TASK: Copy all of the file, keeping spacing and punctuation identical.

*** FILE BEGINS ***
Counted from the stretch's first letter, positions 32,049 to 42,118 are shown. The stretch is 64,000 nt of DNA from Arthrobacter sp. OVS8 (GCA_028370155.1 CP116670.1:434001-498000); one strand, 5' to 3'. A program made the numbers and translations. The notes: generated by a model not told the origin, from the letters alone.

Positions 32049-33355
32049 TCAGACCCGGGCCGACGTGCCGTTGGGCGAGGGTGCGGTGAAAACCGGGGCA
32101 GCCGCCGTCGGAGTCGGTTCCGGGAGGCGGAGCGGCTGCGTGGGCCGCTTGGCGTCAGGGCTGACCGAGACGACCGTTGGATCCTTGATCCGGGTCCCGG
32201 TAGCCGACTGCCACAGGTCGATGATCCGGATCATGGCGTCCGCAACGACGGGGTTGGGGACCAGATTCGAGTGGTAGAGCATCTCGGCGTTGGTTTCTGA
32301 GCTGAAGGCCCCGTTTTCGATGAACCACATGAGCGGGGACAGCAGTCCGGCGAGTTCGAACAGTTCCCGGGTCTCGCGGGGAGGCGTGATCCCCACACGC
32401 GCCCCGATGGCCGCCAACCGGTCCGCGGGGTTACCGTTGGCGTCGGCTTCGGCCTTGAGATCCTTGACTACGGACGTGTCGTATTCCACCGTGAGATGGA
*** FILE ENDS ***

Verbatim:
Counted from the stretch's first letter, positions 32,049 to 42,118 are shown. The stretch is 64,000 nt of DNA from Arthrobacter sp. OVS8 (GCA_028370155.1 CP116670.1:434001-498000); one strand, 5' to 3'. A program made the numbers and translations. The notes: generated by a model not told the origin, from the letters alone.

Positions 32049-33355
32049 TCAGACCCGGGCCGACGTGCCGTTGGGCGAGGGTGCGGTGAAAACCGGGGCA
32101 GCCGCCGTCGGAGTCGGTTCCGGGAGGCGGAGCGGCTGCGTGGGCCGCTTGGCGTCAGGGCTGACCGAGACGACCGTTGGATCCTTGATCCGGGTCCCGG
32201 TAGCCGACTGCCACAGGTCGATGATCCGGATCATGGCGTCCGCAACGACGGGGTTGGGGACCAGATTCGAGTGGTAGAGCATCTCGGCGTTGGTTTCTGA
32301 GCTGAAGGCCCCGTTTTCGATGAACCACATGAGCGGGGACAGCAGTCCGGCGAGTTCGAACAGTTCCCGGGTCTCGCGGGGAGGCGTGATCCCCACACGC
32401 GCCCCGATGGCCGCCAACCGGTCCGCGGGGTTACCGTTGGCGTCGGCTTCGGCCTTGAGATCCTTGACTACGGACGTGTCGTATTCCACCGTGAGATGGA